BassWestUSA - Spring, 2012, Page 74

most positive response from, my “gonzo” (off-the-wall) stuff. When I’d be assigned to illustrate a humorous story at the newspaper, I’d come up with my first, and funniest, idea very quickly, but would always disregard it because I knew the powers that be would view it as too edgy, and would never print it. The same thing usu- ally went down for my second attempt – after all, the Times-Union was a family publication! It was always my third try that got printed. But I’d stick those other, more twisted drawings up on my cubicle wall for my cowork- ers to enjoy.

wirth: You’ve done some classic humorous/ satiric illustrations of bass pros. What do you find so funny about cast-for cash anglers?

I had to wear a coat and tie to work, and it was like an assembly line, drawing bunnies, bears, puppies and other cute animals with big, watery eyes from 8:30 to 5. I put up with the grind for two years, then headed back to Florida, where I got a job with the Jacksonville Times-Union news- paper.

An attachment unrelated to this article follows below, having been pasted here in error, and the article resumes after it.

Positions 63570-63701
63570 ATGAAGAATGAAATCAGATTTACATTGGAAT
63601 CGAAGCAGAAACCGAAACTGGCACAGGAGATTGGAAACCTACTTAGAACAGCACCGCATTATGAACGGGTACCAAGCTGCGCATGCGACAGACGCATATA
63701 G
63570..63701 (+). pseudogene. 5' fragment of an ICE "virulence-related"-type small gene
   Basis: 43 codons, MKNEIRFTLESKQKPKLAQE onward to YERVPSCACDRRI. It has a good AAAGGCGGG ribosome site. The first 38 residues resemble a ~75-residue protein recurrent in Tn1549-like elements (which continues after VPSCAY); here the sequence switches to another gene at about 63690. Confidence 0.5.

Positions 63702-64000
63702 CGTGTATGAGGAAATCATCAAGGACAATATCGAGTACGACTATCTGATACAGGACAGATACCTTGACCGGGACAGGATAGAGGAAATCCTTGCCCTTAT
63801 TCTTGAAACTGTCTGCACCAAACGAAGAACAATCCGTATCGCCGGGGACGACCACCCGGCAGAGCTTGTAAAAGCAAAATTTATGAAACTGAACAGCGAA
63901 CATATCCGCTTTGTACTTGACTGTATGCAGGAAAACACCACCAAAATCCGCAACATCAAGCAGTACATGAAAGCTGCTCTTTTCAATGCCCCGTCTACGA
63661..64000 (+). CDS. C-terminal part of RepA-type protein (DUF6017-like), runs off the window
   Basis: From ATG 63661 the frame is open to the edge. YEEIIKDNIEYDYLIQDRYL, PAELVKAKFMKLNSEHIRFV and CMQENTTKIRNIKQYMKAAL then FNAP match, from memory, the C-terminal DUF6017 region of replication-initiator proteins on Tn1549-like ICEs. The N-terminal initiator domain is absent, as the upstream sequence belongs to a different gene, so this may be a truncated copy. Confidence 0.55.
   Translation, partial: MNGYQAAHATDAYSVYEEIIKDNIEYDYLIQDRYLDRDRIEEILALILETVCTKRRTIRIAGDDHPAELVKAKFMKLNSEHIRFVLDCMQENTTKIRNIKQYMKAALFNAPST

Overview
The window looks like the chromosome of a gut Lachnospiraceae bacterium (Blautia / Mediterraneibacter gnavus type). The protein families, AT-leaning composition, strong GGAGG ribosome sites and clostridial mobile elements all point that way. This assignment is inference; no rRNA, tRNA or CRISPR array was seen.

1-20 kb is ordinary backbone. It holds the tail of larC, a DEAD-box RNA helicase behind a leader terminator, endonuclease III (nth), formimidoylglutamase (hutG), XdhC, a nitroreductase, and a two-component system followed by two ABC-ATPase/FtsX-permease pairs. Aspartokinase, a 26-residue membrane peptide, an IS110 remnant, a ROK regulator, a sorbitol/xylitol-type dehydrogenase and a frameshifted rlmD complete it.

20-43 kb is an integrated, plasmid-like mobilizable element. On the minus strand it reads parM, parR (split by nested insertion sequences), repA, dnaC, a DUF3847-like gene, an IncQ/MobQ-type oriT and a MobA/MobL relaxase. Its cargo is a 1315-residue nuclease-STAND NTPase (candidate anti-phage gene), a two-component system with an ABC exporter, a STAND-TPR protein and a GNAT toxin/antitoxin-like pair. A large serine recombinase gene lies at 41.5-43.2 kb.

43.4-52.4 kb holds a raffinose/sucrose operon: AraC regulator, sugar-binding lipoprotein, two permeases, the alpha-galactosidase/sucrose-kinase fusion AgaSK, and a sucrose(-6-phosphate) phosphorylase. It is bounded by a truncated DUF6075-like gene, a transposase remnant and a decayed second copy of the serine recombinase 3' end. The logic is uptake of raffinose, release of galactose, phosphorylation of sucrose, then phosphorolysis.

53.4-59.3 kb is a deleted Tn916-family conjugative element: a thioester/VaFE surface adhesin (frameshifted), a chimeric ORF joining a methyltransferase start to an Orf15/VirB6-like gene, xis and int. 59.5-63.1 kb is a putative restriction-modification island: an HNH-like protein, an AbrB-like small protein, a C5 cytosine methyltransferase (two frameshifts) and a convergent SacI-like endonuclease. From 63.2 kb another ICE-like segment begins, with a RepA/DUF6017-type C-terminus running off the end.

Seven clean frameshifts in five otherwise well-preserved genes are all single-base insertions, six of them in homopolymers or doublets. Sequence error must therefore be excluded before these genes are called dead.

wirth: How did you make the artistic leap from bunnies to bass?

arMStroNG: The newspaper’s outdoor editor had written a book about deer hunting that was going to be mar- keted through a magazine called South- ern Outdoors, and I got the freelance job of illustrating it. It was challenging and fun, something different from the editorial cartoons and straight illustrative work I was doing for the paper. Back then South- ern Outdoors was published by the Bass Anglers Sportsman Society, which also publishes Bassmaster. My deer hunting il- lustrations caught the eye of Bassmaster’s then-editor Dave Precht, who starting hiring me for illustrative work. Other outdoor magazine editors noticed my artwork as well, and by 1986 I was getting enough freelance assignments to en- able me to quit the newspaper. I’ve been on my own ever since.

wirth: You’re adept at creating both super- realistic nature illustrations and extremely off-the- wall cartoons. Some artists can do either one or the other, but you’re a master at both styles. Do you have to get into a completely different frame of mind to draw, say, a realistic depiction of a bass on its spawning bed vs. a cartoon of a bass pro breakdancing on the weigh-in stand?

arMStroNG: Not re- ally, but I have more fun creating, and get the



Spring 2012